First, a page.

Kalorama found that vendors emphasized time-savings in their pitches. That meant saving lab staff time, increasing walkaway time, reducing sample-to-result time, and increasing test-to-treatment time.
ARLINGTON, Va. (PRWEB) August 15, 2019
Make IVD tests faster, focus on biomarkers that best serve patients, and relieve lab staff of routine tasks. That was the message at the world's largest gathering of laboratory professionals and IVD vendors this month, according to market researcher Kalorama Information. The American Association for Clinical Chemistry (AACC) Annual Scientific Meeting was held in Anaheim, CA, this month. Kalorama Information, part of Science and Medicine Group, attended the meeting and analyzed products and trends, as well as interviewed vendors and experts.
Kalorama is set to publish the 12th edition of its "Worldwide Market for In Vitro Diagnostics Tests" report, due out this month.
Vendors used the meeting to showcase faster tests, such as an Instrumentation Laboratory 70-second BMP (a common test used to diagnose a host of conditions) and an Abbott three-minute HbA1c (a test used for diabetes), Kalorama said. Vendors also promoted automation and IT features that make test operation seemless.
In-development products are often demonstrated at the meeting. This year, Beckman Coulter's DxOne Workflow, which offers cloud-based automation and QC features for small labs, and Ortho Clinical Diagnostics' Vitros XT 3400, increasing throughput and reducing footprint, were previewed to laboratory managers and other buyers who attend the meeting.
"Time is of the essence, it is said, and that was the case in Anaheim at the latest AACC," Kalorama noted in a white paper on the meeting. "As in other years, Kalorama found that vendors emphasized time-savings in their pitches. That meant saving lab staff time, increasing walkaway time, reducing sample-to-result time, and increasing test-to-treatment time."
The White Paper, What You May Have Missed at AACC 2019 can be downloaded from Kalorama's website. Developments noted in the white paper included the following:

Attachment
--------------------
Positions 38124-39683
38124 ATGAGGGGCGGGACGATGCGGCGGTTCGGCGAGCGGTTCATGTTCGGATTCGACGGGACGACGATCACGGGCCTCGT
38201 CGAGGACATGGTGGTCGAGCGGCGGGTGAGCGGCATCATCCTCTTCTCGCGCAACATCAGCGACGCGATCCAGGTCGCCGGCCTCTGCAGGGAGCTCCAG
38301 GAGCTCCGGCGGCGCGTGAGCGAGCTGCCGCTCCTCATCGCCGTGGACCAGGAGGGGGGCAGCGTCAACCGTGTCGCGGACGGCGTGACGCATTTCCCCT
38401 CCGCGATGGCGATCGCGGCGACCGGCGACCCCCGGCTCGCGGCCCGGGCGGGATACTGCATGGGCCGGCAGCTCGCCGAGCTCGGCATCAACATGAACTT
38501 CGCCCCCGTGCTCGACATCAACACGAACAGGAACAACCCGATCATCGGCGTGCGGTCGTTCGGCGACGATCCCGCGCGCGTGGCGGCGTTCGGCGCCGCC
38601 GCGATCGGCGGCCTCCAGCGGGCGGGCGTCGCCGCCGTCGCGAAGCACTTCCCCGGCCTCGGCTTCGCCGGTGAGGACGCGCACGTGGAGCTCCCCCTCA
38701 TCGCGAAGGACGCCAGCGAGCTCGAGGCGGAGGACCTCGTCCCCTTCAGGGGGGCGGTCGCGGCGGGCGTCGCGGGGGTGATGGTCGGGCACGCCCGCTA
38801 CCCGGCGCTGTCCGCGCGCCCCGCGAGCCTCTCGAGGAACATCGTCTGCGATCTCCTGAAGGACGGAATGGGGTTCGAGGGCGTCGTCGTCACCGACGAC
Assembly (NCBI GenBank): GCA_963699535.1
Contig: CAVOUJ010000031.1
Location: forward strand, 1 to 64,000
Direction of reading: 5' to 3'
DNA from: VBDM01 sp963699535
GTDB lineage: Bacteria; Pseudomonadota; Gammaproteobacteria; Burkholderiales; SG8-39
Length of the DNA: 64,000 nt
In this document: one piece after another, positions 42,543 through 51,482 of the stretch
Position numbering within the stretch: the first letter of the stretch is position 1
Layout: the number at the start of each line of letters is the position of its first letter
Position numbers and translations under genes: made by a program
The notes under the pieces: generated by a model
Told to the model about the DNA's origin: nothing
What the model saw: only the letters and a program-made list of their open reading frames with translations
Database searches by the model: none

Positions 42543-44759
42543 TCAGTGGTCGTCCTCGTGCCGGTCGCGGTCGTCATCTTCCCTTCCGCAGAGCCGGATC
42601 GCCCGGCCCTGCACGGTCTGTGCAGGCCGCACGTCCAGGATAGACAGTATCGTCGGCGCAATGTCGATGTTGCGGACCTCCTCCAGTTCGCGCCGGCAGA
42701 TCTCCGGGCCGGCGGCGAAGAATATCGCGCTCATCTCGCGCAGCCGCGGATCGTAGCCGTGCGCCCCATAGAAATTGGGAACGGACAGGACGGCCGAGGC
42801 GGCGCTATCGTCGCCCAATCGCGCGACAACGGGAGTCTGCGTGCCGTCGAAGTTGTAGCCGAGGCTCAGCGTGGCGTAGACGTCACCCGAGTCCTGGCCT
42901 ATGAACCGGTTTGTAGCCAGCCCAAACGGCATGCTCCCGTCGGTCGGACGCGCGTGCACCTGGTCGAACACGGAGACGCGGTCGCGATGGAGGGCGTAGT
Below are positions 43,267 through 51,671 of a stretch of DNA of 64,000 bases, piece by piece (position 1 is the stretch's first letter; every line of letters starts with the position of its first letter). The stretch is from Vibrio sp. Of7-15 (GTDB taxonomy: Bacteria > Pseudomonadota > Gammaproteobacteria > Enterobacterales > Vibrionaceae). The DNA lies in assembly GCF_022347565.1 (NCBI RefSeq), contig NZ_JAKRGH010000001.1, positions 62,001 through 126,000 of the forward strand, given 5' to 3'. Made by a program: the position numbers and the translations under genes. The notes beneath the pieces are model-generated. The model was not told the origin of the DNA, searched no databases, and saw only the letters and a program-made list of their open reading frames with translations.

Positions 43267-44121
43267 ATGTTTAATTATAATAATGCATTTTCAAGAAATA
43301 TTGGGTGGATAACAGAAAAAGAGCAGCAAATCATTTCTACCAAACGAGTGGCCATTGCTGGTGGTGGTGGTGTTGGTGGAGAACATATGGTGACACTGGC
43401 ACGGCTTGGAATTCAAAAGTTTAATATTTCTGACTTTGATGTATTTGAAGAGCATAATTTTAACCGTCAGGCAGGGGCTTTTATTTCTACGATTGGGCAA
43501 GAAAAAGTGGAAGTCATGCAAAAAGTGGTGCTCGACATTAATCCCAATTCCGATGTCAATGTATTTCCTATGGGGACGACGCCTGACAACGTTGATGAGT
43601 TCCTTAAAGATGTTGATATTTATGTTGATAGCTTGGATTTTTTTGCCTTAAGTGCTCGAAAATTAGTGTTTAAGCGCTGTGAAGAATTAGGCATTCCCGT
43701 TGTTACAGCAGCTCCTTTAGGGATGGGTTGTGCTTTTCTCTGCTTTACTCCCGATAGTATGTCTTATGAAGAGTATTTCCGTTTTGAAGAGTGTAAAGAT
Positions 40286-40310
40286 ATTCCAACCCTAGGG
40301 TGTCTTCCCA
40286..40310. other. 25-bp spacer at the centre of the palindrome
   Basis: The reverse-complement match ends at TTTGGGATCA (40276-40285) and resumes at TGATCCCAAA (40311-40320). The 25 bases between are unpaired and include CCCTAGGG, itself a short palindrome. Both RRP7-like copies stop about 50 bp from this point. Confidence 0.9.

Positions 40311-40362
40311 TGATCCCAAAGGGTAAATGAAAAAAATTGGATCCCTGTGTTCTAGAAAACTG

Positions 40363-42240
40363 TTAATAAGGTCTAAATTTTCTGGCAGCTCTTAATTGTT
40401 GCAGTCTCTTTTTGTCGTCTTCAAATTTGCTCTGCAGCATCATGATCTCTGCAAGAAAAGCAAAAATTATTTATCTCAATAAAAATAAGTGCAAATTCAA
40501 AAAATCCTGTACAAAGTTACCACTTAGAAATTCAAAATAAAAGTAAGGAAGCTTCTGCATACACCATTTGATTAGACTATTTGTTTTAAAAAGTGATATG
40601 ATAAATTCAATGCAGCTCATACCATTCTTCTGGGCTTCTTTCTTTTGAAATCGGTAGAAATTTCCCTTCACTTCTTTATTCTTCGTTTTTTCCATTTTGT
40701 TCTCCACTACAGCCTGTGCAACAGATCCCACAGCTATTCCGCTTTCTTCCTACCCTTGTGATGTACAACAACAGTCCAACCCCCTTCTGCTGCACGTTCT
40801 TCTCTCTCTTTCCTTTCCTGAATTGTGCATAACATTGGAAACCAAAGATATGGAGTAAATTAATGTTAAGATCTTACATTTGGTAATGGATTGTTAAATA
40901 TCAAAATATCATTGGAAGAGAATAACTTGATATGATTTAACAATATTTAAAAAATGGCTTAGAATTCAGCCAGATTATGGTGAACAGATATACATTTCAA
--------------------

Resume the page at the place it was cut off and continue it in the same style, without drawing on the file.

Biomarker Discovery Process Needs to Be Flipped: A plenary talk by David Walt, PhD – “Biomarker Discovery from Technology Development to Clinical Application” emphasized that the genetic technology he helped to foster is creating an overwhelming amount of biomarkers but not yet optimizing patient care. He emphasized that developers need to start with an unmet clinical need and approach discovery with an eye to clinical utility.
AACC President Touts Point-of-Care Certification, Takes on PAMA: In an interview with Kalorama sister publication LabPulse.com, AACC 2019 President Carmen Wiley, PhD, promoted the work the organization is doing on PAMA. “The ‘A’ in PAMA is supposed to represent access, and it actually does the opposite. The most vulnerable patients are going to be affected, because they won’t obtain the tests they need.”
“Disruptive” Sepsis System Wins Prize: Sepsis is often misdiagnosed; hence, the plethora of discussion and exhibits on the disease at AACC over the years. Inflammatix’s in-development 30-minute sepsis test attracted attention and an award. Its product, the company claims, can detect the severity of a patient’s infection in less than 20 minutes. In its early stages, the product uses mRNA and gene signature technology, and clinical trials have not yet been performed.
More findings can be found in Kalorama Information's white paper, "What You May Have Missed at AACC 2019."
About Kalorama Information
For more than 30 years, Kalorama Information has been a leading publisher of market research in healthcare areas, including in vitro diagnostics (IVD), imaging, biotechnology, healthcare, medical devices, and pharmaceuticals.